Asthma is a common sign of an allergic reaction to L-arginine.
The main side effects of L-arginine are gastrointestinal and include mild abdominal cramping, diarrhea, and bloating. In most people, these symptoms go away after a few days, usually as the body gets used to the supplementation; extreme or unresolved pain could be a sign that the dosage is too high and could also signal a sensitivity or allergy. L-arginine can also cause fluctuations in blood pressure, which can be particularly problematic for people who have naturally low blood pressure, those who are taking regulatory medications, and people preparing for surgery. Joint inflammation, especially gout, has also been documented, and those who have been infected with the herpes virus often see outbreaks when using this supplement. While the compost is natural, it’s not always safe for everyone. Side effects are usually mild, but not always. Most health experts recommend that anyone interested in this or other supplements talk to a doctor, nurse or pharmacist first and only take them under supervision.
Patients taking L-arginine may experience low blood pressure, a condition medically known as hypotension.
L-arginine is one of the building blocks of protein. It is an amino acid found in a variety of foods, including chicken, fish and dairy. Many people take L-arginine as a supplement to treat certain medical conditions, including congestive heart failure and bladder inflammation.
The body needs the compound L-arginine for a number of important functions. For example, it stimulates the release of certain chemicals in the body, including insulin and growth hormone. It also helps remove ammonia from the body and aids in the wound healing process, being an essential part of the creatine creation process. Creatine provides energy to the muscles. In addition, the breakdown of L-arginine produces nitric oxide, which dilates blood vessels and improves blood flow.
Diarrhea is a possible side effect of L-arginine.
Healthy people usually produce all the L-arginine they need naturally. Supplementation is usually only recommended when the body cannot produce enough of the substance on its own, and side effects usually only happen with supplementation. Medical conditions that can lead to L-arginine deficiency include malnutrition, severe burns, infections, high levels of ammonia in the blood, and problems with urea production. Symptoms associated with L-arginine deficiency include hair loss, rashes, and poor wound healing.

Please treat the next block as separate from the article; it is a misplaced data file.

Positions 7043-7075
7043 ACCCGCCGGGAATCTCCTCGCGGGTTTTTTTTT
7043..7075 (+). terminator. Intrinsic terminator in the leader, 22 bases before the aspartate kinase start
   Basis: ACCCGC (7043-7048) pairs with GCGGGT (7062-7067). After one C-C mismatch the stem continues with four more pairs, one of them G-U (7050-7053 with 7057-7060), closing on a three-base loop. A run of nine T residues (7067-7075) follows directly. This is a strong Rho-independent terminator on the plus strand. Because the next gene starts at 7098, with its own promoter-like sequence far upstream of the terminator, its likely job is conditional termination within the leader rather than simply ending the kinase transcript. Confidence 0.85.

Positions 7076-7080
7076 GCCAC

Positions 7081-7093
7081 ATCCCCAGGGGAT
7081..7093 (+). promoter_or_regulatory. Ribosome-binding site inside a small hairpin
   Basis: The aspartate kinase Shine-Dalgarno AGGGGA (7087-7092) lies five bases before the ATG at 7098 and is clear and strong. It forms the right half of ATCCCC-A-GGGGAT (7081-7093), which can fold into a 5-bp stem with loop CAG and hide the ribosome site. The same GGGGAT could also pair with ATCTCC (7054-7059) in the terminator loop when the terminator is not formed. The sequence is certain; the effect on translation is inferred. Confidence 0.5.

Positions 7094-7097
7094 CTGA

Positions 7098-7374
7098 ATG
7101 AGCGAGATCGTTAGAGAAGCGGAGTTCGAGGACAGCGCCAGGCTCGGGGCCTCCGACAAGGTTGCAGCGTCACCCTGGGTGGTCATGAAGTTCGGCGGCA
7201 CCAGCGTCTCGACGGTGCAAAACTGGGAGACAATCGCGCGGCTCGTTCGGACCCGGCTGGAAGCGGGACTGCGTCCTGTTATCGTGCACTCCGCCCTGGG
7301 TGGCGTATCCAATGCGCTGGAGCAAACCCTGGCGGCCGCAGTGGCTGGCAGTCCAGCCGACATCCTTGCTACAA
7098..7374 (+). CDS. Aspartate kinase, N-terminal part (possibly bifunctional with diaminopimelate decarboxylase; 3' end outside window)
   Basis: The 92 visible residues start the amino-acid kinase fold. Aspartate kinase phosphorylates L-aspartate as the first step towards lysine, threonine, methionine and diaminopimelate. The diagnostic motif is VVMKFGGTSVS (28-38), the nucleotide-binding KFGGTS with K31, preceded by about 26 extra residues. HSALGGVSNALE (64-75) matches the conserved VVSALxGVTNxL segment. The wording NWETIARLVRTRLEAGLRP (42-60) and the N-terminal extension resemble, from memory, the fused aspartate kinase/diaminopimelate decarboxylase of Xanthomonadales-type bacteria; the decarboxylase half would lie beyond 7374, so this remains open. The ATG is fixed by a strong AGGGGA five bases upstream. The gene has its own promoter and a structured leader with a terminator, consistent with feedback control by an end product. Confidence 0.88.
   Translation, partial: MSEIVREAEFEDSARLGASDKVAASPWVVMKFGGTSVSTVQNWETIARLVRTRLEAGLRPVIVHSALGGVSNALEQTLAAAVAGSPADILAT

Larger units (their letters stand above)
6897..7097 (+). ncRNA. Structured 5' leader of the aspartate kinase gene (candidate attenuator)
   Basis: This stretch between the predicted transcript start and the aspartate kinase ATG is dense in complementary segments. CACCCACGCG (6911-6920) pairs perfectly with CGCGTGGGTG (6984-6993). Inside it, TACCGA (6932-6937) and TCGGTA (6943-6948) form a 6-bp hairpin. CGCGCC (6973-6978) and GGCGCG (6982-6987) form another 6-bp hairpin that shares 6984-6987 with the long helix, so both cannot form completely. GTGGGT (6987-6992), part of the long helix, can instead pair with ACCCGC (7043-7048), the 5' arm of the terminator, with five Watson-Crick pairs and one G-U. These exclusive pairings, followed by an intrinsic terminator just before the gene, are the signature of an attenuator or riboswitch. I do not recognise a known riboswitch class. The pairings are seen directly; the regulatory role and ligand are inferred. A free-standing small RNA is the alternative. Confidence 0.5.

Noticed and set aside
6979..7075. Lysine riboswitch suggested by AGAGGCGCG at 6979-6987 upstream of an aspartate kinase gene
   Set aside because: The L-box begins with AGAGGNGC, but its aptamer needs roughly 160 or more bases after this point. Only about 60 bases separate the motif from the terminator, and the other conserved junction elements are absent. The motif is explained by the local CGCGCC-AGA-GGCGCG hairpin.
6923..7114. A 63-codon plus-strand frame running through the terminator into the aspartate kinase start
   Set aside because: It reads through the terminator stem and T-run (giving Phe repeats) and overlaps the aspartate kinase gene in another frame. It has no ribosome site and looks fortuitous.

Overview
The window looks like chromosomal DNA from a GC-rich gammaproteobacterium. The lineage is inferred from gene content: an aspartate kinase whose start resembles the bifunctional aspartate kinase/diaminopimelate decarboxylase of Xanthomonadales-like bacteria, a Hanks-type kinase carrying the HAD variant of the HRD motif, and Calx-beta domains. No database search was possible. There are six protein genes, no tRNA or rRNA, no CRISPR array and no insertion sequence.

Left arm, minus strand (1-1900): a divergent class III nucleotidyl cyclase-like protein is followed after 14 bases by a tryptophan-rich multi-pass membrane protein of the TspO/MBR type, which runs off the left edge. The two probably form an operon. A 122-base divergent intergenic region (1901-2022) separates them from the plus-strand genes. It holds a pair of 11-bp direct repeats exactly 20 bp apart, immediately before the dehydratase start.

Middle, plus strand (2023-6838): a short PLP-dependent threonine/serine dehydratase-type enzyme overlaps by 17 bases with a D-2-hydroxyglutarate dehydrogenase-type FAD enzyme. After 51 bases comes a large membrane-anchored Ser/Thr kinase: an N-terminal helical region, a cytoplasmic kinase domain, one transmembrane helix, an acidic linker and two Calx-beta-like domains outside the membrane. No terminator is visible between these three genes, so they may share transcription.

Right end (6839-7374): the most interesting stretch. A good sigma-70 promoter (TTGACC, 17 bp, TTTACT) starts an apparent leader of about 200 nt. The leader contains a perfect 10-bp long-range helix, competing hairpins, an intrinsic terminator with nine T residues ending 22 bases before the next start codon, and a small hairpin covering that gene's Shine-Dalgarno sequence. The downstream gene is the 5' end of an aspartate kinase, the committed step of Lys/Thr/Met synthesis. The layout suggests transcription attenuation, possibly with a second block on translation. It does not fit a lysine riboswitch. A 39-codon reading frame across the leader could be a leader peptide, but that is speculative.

Gout is a possible side effect of L-arginine.
The compound is generally available as a prescription drug supplement, but in some places it may also be available over-the-counter. Medical experts generally advise that the dosage be calculated based on the person’s condition as well as their individual circumstances, including how much, if any, the body is naturally producing.
The most common side effects are digestive; people often feel tightness in their stomach and may experience gas and bloating. Diarrhea and loose or watery stools are also common and may last for the first few days and weeks of supplementation.
blood pressure drops
L-arginine side effects include abdominal pain and bloating.
Blood pressure can also be affected by L-arginine, which can be a concern for those taking blood pressure medications or undergoing surgery. L-arginine can increase the effect of drugs intended to lower blood pressure, causing blood pressure to drop below expected levels, leading to dizziness and fainting. People with naturally low blood pressure may also experience these symptoms. During surgery, normal blood pressure control can also be affected by the protein compound, which can lead to complications.
Who is most at risk?
L-arginine side effects tend to be more pronounced in people who are allergic to the compound. Allergic reactions are rare but possible. Asthma and swelling of the airways are usually the most common signs of a reaction. Even discounting allergies, some people are more prone to negative reactions than others. Children and pregnant women, for example, are generally more likely to experience side effects from L-arginine, especially when the dosage is high.
Weighing the pros and cons
People deciding whether supplementation is right for them are usually wise to consider the benefits as well as the possible side effects. Even when L-arginine is present in normal amounts, supplementation may have some benefits for existing medical conditions. For example, the wound healing properties of L-arginine can speed up the healing process after surgery. The compound can also reduce the chest pain and fluid accumulation associated with congestive heart failure, and in some cases it has been used to help improve erectile dysfunction by improving blood flow. When taken in combination with hydroxymethylbutyrate and glutamine, L-arginine can help increase weight and strengthen the immune system for patients suffering from wasting diseases.